"They'll give us a portable lunch to carry, so that we won't have the need to come back," Taylor added.

We sped up, and I could see that it was a good call to go to breakfast now. They all looked ravenous.

Penuche swirled one of her acrylic blue braids around her finger, "What's for breakfast?" She tensed, like she wasn't sure if it was a suitable question to ask.

I suppressed a laugh, just because all of the new Flinch extras were all the same, nervous about offense. They couldn't register the fact that we were humans, too, however changed we were.

My suppression of laughter wasn't a complete success; I still let out the briefest snicker in response. It made me appear even ruder. Brooke glanced up, his attention drawn to me for a second. His expression confused me; it looked like he wanted to laugh along with me, and his smirk was deep and pared into his lovely face. I looked away, to Penuche. Her stock of bright, silvery Feeling was running to the floor now, almost all gone. Somehow it made me fleetingly sad for her sake, even though I knew that it was the best thing in the end.

"It changes all the time," Taylor answered when she decided that I wasn't going to, "Don't worry. There'll be something that you will like."

"This is it," I announced when I caught sight of the tall, tinny building. The cafeteria was the second story, the rest were all office spaces.

Everyone was eager for food when we went through the doors, into the empty lobby. Taylor just pointed to the wide, solid staircase in front of us, and we all took to the steps without further stimulation.

There was a bold side that declared that we were in the right spot, and we trudged through the heavy double-doors, encouraged by the smell of edible things.

The cafeteria was always smaller than I thought it would be, with faux-wood tables every few feet that never actually filled up. There were two openings to the kitchen area, the places where lines would usually form, but today nobody was waiting. We filed through the left door, meeting up with a heavyset lady, forty or so, who looked us over with nothing but gray boredom behind her traditional blue-gray eyes.

I was grateful that Taylor had remembered to bring the supplies in her pack; it was a relief when she pulled out our Community Service verification card. She slid it over the scanner, skimming the information and validating our pictures on her tiny, dusty screen. She motioned for us to carry on through the line, and we allowed the extras to pass by us. Brooke refused, letting us pass by him, holding onto his Feelings of generosity. It was one of my favorite things about the past, about the extras with Feeling. I never failed to be delighted, and a bit surprised when a new extra generation offered up a show of politeness. It was something that the Unfeeling common generation had lost. Chivalry, generosity, courtesy: all dead.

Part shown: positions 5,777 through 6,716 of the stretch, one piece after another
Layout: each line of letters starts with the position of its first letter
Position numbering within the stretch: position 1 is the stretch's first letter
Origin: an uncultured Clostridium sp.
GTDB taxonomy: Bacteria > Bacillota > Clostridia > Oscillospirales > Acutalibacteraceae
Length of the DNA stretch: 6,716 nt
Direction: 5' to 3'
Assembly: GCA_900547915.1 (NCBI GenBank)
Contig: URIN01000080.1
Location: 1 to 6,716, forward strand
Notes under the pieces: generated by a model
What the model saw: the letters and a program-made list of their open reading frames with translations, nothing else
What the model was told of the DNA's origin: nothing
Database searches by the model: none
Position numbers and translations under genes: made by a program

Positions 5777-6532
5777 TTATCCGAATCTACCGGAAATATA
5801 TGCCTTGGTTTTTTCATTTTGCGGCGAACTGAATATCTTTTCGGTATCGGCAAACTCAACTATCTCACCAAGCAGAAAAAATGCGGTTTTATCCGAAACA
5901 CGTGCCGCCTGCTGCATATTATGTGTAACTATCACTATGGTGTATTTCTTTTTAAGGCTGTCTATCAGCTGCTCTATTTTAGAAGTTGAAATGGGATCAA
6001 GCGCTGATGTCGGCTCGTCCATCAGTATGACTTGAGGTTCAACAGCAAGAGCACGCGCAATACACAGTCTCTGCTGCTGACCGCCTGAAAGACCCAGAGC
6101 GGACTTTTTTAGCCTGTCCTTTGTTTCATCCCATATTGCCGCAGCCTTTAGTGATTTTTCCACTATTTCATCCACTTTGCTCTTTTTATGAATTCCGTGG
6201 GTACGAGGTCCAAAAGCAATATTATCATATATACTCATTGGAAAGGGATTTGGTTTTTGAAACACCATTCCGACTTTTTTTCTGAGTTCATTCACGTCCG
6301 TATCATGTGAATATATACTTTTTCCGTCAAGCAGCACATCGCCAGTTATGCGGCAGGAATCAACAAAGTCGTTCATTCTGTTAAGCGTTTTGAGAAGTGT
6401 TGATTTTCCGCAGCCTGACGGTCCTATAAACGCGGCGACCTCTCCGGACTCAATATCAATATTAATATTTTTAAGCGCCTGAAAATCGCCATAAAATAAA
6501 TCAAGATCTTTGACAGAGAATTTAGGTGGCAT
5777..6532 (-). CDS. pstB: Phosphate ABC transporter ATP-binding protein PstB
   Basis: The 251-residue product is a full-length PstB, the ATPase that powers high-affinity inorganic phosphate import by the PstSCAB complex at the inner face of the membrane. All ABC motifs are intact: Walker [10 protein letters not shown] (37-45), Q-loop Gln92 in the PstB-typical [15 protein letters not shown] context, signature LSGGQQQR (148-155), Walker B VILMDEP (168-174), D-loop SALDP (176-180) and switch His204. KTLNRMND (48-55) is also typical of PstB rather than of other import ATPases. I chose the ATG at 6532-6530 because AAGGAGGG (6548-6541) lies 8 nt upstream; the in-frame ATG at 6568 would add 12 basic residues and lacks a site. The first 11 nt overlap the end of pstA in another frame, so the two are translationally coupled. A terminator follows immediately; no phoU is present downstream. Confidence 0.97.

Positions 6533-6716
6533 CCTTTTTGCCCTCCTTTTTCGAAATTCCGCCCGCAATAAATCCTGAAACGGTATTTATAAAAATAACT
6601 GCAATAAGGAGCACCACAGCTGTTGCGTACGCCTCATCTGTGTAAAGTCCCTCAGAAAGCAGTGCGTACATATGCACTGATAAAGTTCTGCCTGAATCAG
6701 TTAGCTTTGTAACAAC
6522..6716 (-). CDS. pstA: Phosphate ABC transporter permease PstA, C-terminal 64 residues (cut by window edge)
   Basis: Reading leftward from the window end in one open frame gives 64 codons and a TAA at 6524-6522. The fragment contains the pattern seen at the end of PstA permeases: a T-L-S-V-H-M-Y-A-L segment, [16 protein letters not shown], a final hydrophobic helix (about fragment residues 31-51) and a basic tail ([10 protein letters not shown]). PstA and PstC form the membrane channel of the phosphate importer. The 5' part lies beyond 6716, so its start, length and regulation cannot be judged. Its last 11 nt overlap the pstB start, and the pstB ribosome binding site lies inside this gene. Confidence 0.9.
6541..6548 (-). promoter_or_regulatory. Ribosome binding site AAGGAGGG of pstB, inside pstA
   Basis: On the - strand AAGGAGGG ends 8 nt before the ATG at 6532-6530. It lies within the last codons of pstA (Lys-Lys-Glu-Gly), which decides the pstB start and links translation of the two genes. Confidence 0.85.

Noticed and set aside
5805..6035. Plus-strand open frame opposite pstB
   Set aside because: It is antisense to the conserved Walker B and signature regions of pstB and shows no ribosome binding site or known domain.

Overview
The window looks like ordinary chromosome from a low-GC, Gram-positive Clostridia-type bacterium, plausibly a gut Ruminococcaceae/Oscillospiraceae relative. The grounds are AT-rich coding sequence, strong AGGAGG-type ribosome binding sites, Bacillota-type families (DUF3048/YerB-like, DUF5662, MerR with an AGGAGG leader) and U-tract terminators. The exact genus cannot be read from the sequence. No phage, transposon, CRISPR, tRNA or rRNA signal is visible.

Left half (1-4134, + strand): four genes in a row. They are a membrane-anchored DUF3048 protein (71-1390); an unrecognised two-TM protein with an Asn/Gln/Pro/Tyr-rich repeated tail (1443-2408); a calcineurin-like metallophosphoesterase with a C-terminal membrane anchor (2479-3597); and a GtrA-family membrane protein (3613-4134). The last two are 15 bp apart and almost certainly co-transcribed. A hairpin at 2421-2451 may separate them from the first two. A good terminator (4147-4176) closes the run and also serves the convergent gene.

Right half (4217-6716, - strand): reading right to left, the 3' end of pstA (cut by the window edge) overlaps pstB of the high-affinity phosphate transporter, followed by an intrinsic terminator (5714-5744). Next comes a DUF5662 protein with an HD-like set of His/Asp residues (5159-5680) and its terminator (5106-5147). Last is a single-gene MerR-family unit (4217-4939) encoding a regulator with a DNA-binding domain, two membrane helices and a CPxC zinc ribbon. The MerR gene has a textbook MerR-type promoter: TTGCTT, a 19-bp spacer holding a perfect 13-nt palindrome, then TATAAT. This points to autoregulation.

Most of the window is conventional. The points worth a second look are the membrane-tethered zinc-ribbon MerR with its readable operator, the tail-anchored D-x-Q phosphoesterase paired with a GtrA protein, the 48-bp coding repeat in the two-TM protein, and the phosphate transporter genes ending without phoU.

I kept my tone impassive when I thanked him, even though I was inwardly smiling.

Sometimes Feelings were so attractive.

Breakfast was cold cereal and skim milk. There were a lot of different choices, all prepackaged in little boxes of appropriate-sized servings. I grabbed two anyway, because one box was never satisfying.

The Golar family was sitting at a small, circular table. I saw Penuche seek Taylor out and slide in across from her on a long table. I had beaten Gabrielle; she was still selecting her meal when I came out.

There weren't many other people, one group of new extra generations, identifiable from their white nametags that matched the ones on our troop. They were spread out over two or three tables, they ate solemnly and silently.

I selected a seat on a rectangular table on the far side of the cafeteria, preferring to eat alone over sitting with Taylor and Penuche. I swiveled to pick out Brooke and Gabrielle, curious to see if they'd go sit with Taylor or find their own table. Something about them made me sure that they would choose to eat alone.

I couldn't find them behind me, so I searched the other tables to the right. Taylor and Penuche were still alone, as were the Golars, and the other tables were still just as vacant as I had left them. I huffed, sort of annoyed, and turned irritably back to my boxes of dry cereal.

I started, when I found that it was me who wasn't alone.

The two prettiest extra generations I had ever met sat motionlessly across from me, watching my reaction to their arrival. I stared at them with big eyes, confused. Why had they come to sit by me? Maybe it was more of Brooke's politeness, and he didn't want to let me be alone.

As he watched my response, Brooke chuckled softly, raising his eyebrows at Gabrielle. Gabrielle was skeptical, she grimaced back at him.

"Do you mind if we sit with you, Lay?" Brooke sang lightly, and his dazzling eyes flicked back up to me. He still wore a half smile, and I realized that I was being intoxicated by beauty again, by Feelings and things that shouldn't be of consequence.

I shook my head gravely. "Go ahead," I told him.